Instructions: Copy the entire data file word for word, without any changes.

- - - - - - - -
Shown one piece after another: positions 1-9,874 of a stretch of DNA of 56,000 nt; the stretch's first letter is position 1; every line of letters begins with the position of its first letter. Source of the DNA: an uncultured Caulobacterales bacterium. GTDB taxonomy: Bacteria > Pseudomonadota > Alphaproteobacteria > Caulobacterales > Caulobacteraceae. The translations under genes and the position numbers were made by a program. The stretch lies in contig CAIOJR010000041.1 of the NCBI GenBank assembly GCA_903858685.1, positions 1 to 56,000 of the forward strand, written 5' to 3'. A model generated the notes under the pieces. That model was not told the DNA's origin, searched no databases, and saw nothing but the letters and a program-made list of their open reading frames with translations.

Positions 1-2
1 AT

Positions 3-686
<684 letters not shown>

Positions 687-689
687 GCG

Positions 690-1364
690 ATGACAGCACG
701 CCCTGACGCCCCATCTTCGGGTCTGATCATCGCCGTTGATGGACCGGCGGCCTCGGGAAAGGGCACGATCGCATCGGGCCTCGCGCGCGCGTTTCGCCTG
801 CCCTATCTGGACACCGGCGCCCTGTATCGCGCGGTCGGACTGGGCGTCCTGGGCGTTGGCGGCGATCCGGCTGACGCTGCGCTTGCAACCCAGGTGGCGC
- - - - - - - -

Shown one piece after another: positions 1-9,874 of a stretch of DNA of 56,000 nt; the stretch's first letter is position 1; every line of letters begins with the position of its first letter. Source of the DNA: an uncultured Caulobacterales bacterium. GTDB taxonomy: Bacteria > Pseudomonadota > Alphaproteobacteria > Caulobacterales > Caulobacteraceae. The translations under genes and the position numbers were made by a program. The stretch lies in contig CAIOJR010000041.1 of the NCBI GenBank assembly GCA_903858685.1, positions 1 to 56,000 of the forward strand, written 5' to 3'. A model generated the notes under the pieces. That model was not told the DNA's origin, searched no databases, and saw nothing but the letters and a program-made list of their open reading frames with translations.

Positions 1-2
1 AT

Positions 3-686
<684 letters not shown>

Positions 687-689
687 GCG

Positions 690-1364
690 ATGACAGCACG
701 CCCTGACGCCCCATCTTCGGGTCTGATCATCGCCGTTGATGGACCGGCGGCCTCGGGAAAGGGCACGATCGCATCGGGCCTCGCGCGCGCGTTTCGCCTG
801 CCCTATCTGGACACCGGCGCCCTGTATCGCGCGGTCGGACTGGGCGTCCTGGGCGTTGGCGGCGATCCGGCTGACGCTGCGCTTGCAACCCAGGTGGCGC